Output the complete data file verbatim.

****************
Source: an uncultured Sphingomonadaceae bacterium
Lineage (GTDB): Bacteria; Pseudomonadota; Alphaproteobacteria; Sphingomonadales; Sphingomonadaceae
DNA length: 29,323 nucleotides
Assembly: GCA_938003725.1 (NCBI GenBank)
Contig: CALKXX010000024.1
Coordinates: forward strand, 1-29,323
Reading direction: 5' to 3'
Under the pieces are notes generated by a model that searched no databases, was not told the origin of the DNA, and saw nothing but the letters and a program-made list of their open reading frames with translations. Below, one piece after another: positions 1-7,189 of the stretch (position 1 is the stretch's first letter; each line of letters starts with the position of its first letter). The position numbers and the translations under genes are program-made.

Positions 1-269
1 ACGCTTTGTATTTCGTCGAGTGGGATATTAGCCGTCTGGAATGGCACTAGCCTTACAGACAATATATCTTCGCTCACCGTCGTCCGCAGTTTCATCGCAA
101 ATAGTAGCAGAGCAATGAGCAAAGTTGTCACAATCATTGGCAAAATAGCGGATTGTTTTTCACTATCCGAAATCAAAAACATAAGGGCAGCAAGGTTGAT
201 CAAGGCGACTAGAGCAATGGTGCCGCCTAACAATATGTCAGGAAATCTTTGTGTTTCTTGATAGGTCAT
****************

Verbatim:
Source: an uncultured Sphingomonadaceae bacterium
Lineage (GTDB): Bacteria; Pseudomonadota; Alphaproteobacteria; Sphingomonadales; Sphingomonadaceae
DNA length: 29,323 nucleotides
Assembly: GCA_938003725.1 (NCBI GenBank)
Contig: CALKXX010000024.1
Coordinates: forward strand, 1-29,323
Reading direction: 5' to 3'
Under the pieces are notes generated by a model that searched no databases, was not told the origin of the DNA, and saw nothing but the letters and a program-made list of their open reading frames with translations. Below, one piece after another: positions 1-7,189 of the stretch (position 1 is the stretch's first letter; each line of letters starts with the position of its first letter). The position numbers and the translations under genes are program-made.

Positions 1-269
1 ACGCTTTGTATTTCGTCGAGTGGGATATTAGCCGTCTGGAATGGCACTAGCCTTACAGACAATATATCTTCGCTCACCGTCGTCCGCAGTTTCATCGCAA
101 ATAGTAGCAGAGCAATGAGCAAAGTTGTCACAATCATTGGCAAAATAGCGGATTGTTTTTCACTATCCGAAATCAAAAACATAAGGGCAGCAAGGTTGAT
201 CAAGGCGACTAGAGCAATGGTGCCGCCTAACAATATGTCAGGAAATCTTTGTGTTTCTTGATAGGTCAT